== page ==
Simplot is designed to make technical style graphs with Common Lisp using a simple user interface. It is based on the GD Graphics Library1 and uses the CL-GD2 package.

Simplot has been written with the intention to be as portable as possible, but has only been developed and tested to date on Linux with SBCL.

This is an early release – designed to illicit feedback, suggestions on the interface and help with portability issues.


Assuming that the dependency requirements have been met, i.e., that CL-GD is already installed properly and tested, and that the Simplot package definition file is in the asdf central-registry path. The best method to compile and load SIMPLOT is to use ASDF:

  asdf:oos 'asdf:load-op :simplot


The following package environment has been used for the examples which follow:

  (defpackage #:simplot-user
    (:use #:cl
  (in-package :simplot-user)

Data Structure

Simplot only makes 2-dimensional graphs currently. The data structure used manage data to the PLOT2 graphing function is the 2D-DATA structure, which consists of a two simple lists of numeric data. These should be the same length, but if they are not, the graph will merely assume they are correlated index-wise from the beginning and stop plotting at their common length.

  (defstruct 2d-data
    "Container for two lists of numeric data"

Reading the sample data

The tarball contains a file called "user-helpers.lisp" which contains some functions which know how to read and manipulate the data used for this demonstration. After loading the file the data can be read and a data structure created and plotted:

  (load "user-helpers")

  (defparameter *data1* (read-ascii-file "test/"))
  (defparameter *time-temp* (make-2d-data
                             :x (aref *data1* 0)
                             :y (aref *data1* 1)))

*DATA1* is a 2-dimensional simple array of UTC times and temperatures in Fahrenheit.

Note: all of the code used for these examples can be downloaded including the weather station3 data and the helper functions used to manipulate it.

Basic graphing

SIMPLOT has been designed to get out of your way and 'just work' as much as possible. For example, if you just want to get a quick look at what the data above looks like, you can call PLOT2 as follows:

  (plot2 *time-temp*)

If you look in the current directory, you should see a newly created image file "_plot.png" which looks like Figure 1

Figure 1. Simple graphing example.
Figure 1. Simple graphing example.

The only trouble with doing it this way is you have to go off and manually launch a viewer each time, which can get to be tiresome.

Viewer applications

Now, I don't know yet what portablity challenges I'll run into on non-Linux platforms, but I believe there is always a way to call an external viewer application from any Lisp. Assuming this is true, I have enabled this capability in to PLOT2 using SBCL's sb-ext:run-program extension.

So, glossing over the compatibility issue for the moment, the idea is – if you have an image viewer that launches from the command line with the image path as an argument, PLOT2 can use it.

  1. You can tell it the name of your viewer as a keyword to launch it:
      (plot2 *time-temps* :viewer "/usr/bin/eog")
  2. There is also a function which will setup a default viewer application, so that all you need to do to enable vieweing is pass the viewer keyword to a non-NIL value to enable it:
      (set-viewer-app "/usr/bin/feh")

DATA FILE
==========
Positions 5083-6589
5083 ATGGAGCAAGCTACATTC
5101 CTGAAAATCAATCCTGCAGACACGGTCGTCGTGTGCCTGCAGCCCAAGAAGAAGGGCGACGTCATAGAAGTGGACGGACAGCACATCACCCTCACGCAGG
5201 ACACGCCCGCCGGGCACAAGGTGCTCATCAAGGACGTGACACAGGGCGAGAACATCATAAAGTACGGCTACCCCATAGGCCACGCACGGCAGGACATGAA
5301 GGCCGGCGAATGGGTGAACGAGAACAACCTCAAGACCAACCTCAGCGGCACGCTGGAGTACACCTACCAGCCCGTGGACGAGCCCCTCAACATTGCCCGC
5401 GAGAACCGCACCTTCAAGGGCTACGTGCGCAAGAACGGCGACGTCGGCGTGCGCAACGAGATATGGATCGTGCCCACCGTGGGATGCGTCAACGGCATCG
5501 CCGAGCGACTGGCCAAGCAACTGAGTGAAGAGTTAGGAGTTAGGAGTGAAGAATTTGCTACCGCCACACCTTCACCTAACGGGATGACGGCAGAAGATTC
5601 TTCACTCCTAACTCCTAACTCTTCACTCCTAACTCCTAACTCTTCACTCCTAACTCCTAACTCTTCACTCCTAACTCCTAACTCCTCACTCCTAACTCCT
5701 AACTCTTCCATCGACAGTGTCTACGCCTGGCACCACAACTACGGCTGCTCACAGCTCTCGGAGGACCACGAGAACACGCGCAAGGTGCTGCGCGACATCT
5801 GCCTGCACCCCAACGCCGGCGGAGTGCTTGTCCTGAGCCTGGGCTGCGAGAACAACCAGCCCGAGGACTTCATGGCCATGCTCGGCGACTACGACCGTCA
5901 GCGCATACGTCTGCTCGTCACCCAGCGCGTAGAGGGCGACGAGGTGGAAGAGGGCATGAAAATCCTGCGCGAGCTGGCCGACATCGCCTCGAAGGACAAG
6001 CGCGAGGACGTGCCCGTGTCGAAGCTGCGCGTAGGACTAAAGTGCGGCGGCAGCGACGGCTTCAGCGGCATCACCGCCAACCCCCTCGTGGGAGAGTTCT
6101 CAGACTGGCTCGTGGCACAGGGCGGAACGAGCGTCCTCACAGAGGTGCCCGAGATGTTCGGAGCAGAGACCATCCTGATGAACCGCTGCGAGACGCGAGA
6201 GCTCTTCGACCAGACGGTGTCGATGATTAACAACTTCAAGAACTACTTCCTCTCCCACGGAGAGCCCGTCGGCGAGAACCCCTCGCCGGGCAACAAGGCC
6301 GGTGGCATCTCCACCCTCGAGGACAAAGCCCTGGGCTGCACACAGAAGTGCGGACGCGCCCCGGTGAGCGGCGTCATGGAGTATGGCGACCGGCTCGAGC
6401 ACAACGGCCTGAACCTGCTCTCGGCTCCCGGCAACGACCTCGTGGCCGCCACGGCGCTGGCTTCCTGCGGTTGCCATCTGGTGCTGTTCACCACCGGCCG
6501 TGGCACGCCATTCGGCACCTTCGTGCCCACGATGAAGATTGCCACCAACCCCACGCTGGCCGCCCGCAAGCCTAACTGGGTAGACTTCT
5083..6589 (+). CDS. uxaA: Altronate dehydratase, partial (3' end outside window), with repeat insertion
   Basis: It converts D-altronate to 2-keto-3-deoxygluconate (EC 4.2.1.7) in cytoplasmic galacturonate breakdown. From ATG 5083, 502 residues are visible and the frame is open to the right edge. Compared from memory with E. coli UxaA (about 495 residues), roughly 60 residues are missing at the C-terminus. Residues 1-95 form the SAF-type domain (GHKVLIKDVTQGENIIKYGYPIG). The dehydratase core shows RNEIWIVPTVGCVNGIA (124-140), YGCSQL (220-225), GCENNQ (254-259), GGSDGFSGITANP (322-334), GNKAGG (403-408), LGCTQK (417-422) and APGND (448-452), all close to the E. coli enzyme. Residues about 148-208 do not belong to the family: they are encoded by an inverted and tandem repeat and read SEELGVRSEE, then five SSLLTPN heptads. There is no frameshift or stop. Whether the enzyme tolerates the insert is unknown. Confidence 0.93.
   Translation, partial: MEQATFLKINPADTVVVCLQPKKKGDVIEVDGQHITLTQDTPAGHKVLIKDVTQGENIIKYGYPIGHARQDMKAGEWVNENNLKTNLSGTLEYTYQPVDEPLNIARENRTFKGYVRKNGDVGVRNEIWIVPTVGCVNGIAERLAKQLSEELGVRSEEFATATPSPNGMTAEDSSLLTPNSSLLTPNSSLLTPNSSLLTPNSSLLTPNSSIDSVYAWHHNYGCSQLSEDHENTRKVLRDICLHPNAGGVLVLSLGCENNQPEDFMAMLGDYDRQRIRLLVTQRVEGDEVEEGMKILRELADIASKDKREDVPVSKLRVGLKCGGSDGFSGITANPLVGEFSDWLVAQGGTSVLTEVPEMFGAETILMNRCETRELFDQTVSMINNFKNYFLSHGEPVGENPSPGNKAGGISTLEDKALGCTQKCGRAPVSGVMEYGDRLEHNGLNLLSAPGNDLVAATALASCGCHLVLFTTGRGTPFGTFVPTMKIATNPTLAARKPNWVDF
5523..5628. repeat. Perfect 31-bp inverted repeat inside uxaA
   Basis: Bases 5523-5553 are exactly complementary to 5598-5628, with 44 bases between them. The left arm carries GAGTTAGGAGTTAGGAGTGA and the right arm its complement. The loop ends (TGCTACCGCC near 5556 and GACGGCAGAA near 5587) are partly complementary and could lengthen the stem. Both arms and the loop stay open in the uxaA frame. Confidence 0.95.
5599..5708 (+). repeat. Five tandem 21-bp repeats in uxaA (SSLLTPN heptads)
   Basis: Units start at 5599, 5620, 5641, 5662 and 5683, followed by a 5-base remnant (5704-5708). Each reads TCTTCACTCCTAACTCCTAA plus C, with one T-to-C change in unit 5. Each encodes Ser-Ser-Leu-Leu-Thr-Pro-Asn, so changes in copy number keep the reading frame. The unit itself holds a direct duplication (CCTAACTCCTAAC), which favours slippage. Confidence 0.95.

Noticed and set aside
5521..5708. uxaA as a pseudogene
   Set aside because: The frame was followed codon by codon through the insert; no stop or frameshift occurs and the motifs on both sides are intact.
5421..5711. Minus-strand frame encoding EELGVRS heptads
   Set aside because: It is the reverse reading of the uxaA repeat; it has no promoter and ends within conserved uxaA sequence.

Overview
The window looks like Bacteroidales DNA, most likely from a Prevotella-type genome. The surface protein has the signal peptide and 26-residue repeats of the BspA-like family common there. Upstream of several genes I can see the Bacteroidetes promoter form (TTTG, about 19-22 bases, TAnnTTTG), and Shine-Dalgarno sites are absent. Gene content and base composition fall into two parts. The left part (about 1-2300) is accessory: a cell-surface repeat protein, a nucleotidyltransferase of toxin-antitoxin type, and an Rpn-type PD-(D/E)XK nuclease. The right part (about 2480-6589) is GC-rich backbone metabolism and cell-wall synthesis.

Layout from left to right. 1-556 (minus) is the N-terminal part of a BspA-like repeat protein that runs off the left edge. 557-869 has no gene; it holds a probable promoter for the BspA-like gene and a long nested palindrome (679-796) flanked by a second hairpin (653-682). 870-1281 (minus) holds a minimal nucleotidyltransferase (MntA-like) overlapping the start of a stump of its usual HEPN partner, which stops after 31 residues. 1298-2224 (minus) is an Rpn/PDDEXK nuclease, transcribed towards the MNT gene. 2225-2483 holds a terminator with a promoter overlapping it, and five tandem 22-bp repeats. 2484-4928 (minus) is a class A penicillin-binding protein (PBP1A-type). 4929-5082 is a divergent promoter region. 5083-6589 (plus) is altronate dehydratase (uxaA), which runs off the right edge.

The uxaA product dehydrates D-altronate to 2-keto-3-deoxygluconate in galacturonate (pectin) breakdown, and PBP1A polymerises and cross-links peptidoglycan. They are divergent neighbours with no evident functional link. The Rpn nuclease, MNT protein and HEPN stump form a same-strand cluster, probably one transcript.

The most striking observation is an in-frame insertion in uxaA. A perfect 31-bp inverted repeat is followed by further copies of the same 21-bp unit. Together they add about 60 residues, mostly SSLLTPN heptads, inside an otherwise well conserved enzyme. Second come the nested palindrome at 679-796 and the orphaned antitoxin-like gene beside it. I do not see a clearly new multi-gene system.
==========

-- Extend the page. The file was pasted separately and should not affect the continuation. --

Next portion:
(set-viewer-state T)
  3. You can also turn on viewing so that all calls to PLOT2 will automatically launch the viewer application4 without any further prompting whatever:
      (set-viewer-app "/usr/bin/feh")
      (set-viewer-state T)
      (plot2 *time-temps*)


By default, PLOT2 produces the file "_plot.png" in the current Lisp directory. This can be set to any valid pathname by keyword parameter:

  (plot2 *time-temp* :ofile "user/fig1.png")

Note that output image files are always PNG files currently. The GD Library supports other image formats and this capability could be easily exploited in the future.

Adding Axes

Axes are located using the keywords (:left :bottom :right :top :origin-v :origin-h). To turn on an axis, its locater is added to the PLOT2 argument list after it's data:

  (plot2 *time-temp* :left :bottom)

By default, the viewing region is selected to bound the data. Axes divisions are chosen to give something reasonable given the span of the data. The graph obtained immediately above shows a reasonable vertical axis, but UTC seconds are unreasonable numbers and not very useful. later we will plot dates directly, but for now, we will get by merely by scaling the time into relative hours:

  (defparameter *hour-temp* (make-2d-data
                             :x (utc-to-hours (aref *data1* 0))
                             :y (aref *data1* 1)))

  (plot2 *hour-temp* :left :bottom)

Figure 2 shows the result below.

Figure 2. Simple graph with two
			autoranged axes which bound the data.
Figure 2. Simple graph with two autoranged axes which bound the data.

Multiple view data on one graph

Plotting multiple data sets on a single graph is simple: just add more data arguments. Building on the previous example, if we read an additional data set *DATA2*, convert it into relative hours as before, and add its 2D-DATA structure *TIME-DEWP* to the PLOT2 arguments:

  (defparameter *data2* (read-ascii-file "test/"))
  (defparameter *time-dewp* (make-2d-data
                            :x (utc-to-hours (aref *data2* 0))
                            :y (calc-dewpoints (aref *data2* 1)
                                                           (aref *data2* 2))))
  (plot2 *hour-temp* :left :bottom *time-dewp* :right :top)
The graph of Figure 3 will result.
Figure 3. Overlay of data
                                         sets — multiple dataset
Figure 3. Overlay of data sets — multiple dataset graphs.

Unfortunately, they came out the same (default) color5 . The best solution to this is differentiate between these two datasets with color.


Colors are specified by unsigned RGB triplets (mod 256). Many common colors have DEFVAR values available already, such as:

      +wht+, +blk+, +red+, +grn+, +blu+, +mag+, +cyn+, +ylw+, +orn+

Colors typically modify the nearest object they follow in the PLOT2D argument list. The following examples illustrates two ways of specifying the color directly (see the result in Figure 4 ).

  (plot2 *hour-temp* '(0 80 40) :left :bottom *time-dewp* +blu+ :right :top)
Figure 4. Using color to differentiate
                             multiple datasets
Figure 4. Using color to differentiate multiple datasets

One still cannot tell which axis goes with which dataset. We will give each axis a label and a color associated with it's dataset to make the correspondence clear: